There is more in a diffractogram than just the Bragg peaks. The past decade has shown an increased interest in the study of nanocrystalline materials due to their specific properties. Structural information about these materials is present as broad, not very well-defined features in a diffractogram. Analysis of nanomaterials, therefore, needs a total scattering approach. One of the most promising analysis methods used is the atomic pair-distribution (PDF) technique. Originally, this method was used to study amorphous and highly disordered materials. Nowadays, it is also frequently used for the analysis of nanostructured materials.
What is PDF
In the pair-distribution function analysis, the atomic structures of nanoparticles and nanostructured materials are being investigated. This atomic structure is not accessible by conventional methods used on crystalline materials because, by their very nature, nanostructured materials are not periodically long-range ordered. This is an important unsolved problem in nanoscience.
Pair distribution function analysis is a method of extracting structure-related information from powder diffraction data. Since the technique takes both Bragg and diffuse scattering into account, it provides useful information not only about the long-range (>1 nm) atomic ordering but also about the short-range ordering of the atoms in the materials. The method is performed in the following steps:
- the diffraction pattern is corrected for background (using a separate diffraction measurement of an empty glass capillary), Compton scattering, detector dead-time, absorption, diffraction geometry, and polarization;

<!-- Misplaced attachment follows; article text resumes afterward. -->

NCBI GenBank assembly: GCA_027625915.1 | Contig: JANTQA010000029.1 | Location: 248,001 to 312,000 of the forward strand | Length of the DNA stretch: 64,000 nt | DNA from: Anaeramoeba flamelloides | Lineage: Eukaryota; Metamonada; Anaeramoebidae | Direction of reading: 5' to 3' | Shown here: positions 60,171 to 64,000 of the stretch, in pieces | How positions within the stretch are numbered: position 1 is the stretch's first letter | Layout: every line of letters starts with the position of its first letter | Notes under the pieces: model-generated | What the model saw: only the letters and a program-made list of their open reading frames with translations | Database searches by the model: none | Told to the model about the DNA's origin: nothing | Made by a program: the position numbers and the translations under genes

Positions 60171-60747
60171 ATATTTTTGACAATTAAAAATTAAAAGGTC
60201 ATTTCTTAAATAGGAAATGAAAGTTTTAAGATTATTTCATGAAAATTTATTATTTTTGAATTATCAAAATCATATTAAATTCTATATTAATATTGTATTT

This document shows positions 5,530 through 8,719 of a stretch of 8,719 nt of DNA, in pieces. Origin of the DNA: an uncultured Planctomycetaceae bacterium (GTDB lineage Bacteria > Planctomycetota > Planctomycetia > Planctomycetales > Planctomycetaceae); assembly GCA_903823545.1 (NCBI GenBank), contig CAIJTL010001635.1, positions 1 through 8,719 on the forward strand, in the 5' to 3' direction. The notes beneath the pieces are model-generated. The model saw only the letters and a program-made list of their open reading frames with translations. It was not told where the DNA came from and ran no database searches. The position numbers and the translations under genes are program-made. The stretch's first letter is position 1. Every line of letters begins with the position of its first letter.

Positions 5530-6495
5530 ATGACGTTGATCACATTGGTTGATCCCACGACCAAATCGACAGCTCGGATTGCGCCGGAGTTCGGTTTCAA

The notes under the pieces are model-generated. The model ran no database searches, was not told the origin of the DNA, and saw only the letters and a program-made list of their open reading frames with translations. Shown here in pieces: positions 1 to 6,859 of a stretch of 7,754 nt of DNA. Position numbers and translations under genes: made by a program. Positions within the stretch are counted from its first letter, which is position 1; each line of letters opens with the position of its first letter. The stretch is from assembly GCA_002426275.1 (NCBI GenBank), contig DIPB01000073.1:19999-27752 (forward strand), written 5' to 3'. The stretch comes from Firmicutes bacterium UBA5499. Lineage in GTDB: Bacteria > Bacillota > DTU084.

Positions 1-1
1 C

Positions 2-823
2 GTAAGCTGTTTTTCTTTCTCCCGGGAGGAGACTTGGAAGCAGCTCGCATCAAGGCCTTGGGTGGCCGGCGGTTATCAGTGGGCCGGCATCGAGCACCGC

- the corrected X-ray diffraction (XRD) data is scaled into electron units and the structure-function is calculated;
- the structure-function is Fourier transformed to obtain the atomic pair distribution function: G(r) = 4πr ( ρ(r) – ρ0 ).
In PDF analysis, Fourier analysis is being used for analyzing the occurrence of periodicity in the sample, in other words: it reveals the presence of certain interatomic distances. Even a liquid like water does show some features, these correspond to the O-O distances between the individual water molecules. Nanomaterials are typically an intermediate between a crystalline and an amorphous material.
PDF analysis is most useful in cases where the materials have a certain degree of disorder or when they are nanocrystalline, amorphous or liquids. In crystalline materials, the PDF method can reveal local deviations from the average crystal structure that can be determined using other methods, like the Rietveld method.
For years, the PDF technique was often done at synchrotron and neutron facilities as it requires high-energetic X-ray or neutron beams, in some cases up to 100 keV. However, one would need to apply for beam time – a lengthy process with unsure outcome – and need to screen their samples in their own laboratories, using a conventional diffractometer.
PDF in the home lab
At present, thankfully, it is also possible to study nanomaterials on a home laboratory instrument by a carefully optimized optical path with a featureless background. Meaningful PDF results can be obtained from laboratory instruments with simple means:
- A hard X-ray radiation source (tube with Mo or Ag anode), beta filter and beam shielding.
- Focusing mirrors are well suited for small amounts of sample material.
With the right configuration, it is possible to collect data suitable for PDF analysis in a relatively short time frame. With Mo, a maximum Q range of 17 Å-1 can be reached and with Ag even 21 Å-1. Although this takes more time than a synchrotron measurement, it is typically available within one day and does not require the long waiting time needed for getting beam line access. And although it might not give us the performance of a synchrotron, it delivers good quality PDFs.
Become a PDF-pro
In order to achieve reliable PDF results, you would need to completely control the sample preparation process and the configuration. Also, you’d want to optimize the measurement strategy. If you would like to hear about best practices: all this and other experimental aspects will be covered in the next session in our ‘Ask an Expert!‘ webinar series on the 4th of May.